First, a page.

Corpus Scriptorum Historiae Byzantinae

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Corpus Scriptorum Historiae Byzantinae
Text (the History of Nikephoros Gregoras) from the CSHB

The Corpus Scriptorum Historiae Byzantinae (Latin: "Corpus of Byzantine history writers"), frequently referred to as the CSHB or Bonn Corpus, is a monumental fifty-volume series of primary sources for the study of Byzantine history (c. 330–1453), published in the German city of Bonn between 1828 and 1897. Each volume contains a critical edition of a Byzantine Greek historical text, accompanied by a parallel Latin translation. The project, conceived by the historian Barthold Georg Niebuhr, sought to revise and expand the original twenty-four volume Corpus Scriptorum Historiae Byzantinae (sometimes called the Byzantine du Louvre), [1] published in Paris between 1648 and 1711 under the initial direction of the Jesuit scholar Philippe Labbe. [2] The series was first based at the University of Bonn; after Niebuhr's death in 1831, however, oversight of the project passed to his collaborator Immanuel Bekker at the Prussian Academy of Sciences in Berlin. [3]

While the first volume of the series was praised for its "minute care and attention" to textual details,[4] later volumes produced under Bekker became infamous for their frequent misprints, careless execution, and general unreliability.[5] Given these shortcomings, the International Association of Byzantine Studies established in 1966 the Corpus Fontium Historiae Byzantinae to re-edit many of the texts included in the Bonn edition of the CSHB.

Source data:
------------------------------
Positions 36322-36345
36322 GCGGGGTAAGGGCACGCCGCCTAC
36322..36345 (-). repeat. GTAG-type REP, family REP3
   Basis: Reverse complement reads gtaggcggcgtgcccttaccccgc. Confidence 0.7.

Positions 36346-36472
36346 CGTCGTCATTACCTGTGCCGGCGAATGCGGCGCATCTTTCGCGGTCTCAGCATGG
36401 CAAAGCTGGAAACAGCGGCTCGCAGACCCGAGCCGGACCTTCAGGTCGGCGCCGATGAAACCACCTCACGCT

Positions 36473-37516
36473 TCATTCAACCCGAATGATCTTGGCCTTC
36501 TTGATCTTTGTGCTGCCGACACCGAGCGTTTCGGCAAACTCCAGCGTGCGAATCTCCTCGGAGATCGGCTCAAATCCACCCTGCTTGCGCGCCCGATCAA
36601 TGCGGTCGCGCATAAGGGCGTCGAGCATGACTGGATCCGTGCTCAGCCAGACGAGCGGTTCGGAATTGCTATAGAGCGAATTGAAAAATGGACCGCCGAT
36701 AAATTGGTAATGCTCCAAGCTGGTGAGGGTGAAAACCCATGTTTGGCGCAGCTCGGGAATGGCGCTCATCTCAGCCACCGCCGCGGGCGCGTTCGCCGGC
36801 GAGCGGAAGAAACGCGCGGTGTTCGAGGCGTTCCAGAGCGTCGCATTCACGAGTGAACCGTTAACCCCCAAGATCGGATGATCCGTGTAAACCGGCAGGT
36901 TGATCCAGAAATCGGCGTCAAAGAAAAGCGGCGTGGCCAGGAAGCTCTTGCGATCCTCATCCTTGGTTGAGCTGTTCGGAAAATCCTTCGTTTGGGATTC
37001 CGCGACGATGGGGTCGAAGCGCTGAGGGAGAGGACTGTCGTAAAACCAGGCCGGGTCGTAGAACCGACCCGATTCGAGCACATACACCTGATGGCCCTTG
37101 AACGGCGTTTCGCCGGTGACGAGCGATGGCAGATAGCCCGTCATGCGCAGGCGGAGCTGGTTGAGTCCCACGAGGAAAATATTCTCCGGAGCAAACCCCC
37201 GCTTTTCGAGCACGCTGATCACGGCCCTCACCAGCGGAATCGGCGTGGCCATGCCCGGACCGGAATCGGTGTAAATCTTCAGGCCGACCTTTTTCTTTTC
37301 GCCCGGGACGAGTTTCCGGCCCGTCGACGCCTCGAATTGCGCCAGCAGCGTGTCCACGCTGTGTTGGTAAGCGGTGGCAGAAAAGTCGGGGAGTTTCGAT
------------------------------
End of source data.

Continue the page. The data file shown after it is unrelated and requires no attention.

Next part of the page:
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References[edit]

  1. ^ The Life and Letters of Barthold George Niebuhr, ed. K. J. Bunsen, with J. Brandis and J. W. Lorbell (New York: Harper, 1854) p. 483, and letter 364 (pp. 501-502), addressed to Savigny, dated 29 April 1827: "You will have heard of the edition of the Byzantine historians, which I am superintending. It is a great delight to me to be able thus to infuse some life into our literary doings; to give employment to young philologists; to give extension, activity, and perfection to typography; to contribute my mite [sic] to the increase of general prosperity...."
  2. ^ H. Omont, "La collection byzantine de Labbe et le project de J. M. Suarès", Revue des études grecques 17 (1904), p. 18
  3. ^ D. R. Reinsch "The History of Editing Byzantine Historiographical Texts", in The Byzantine World, ed. P. Stephenson (New York: Routledge, 2010), p. 441
  4. ^ "Niebuhr's Edition of the Byzantine Historians" The Foreign Review 1 (1828), p. 575. However, the anonymous reviewer does criticize Niebuhr for standardizing of Byzantine orthography along Classical lines
  5. ^ Reinsch, op. cit., reports that August Heisenberg, professor of Byzantine literature at Munich, once said of Bekker that he "must have revised the texts 'lying on the sofa with the cigar in his mouth.'" J. B. Bury was even harsher in his assessment, calling the CSHB "the most lamentably feeble production ever given to the world by German scholars of great reputation." See: idem "Introduction", to Edward Gibbon, The History of the Decline and Fall of the Roman Empire, vol. 1, ed. J. B. Bury (London: Meuthen, 1897), p. xlix.

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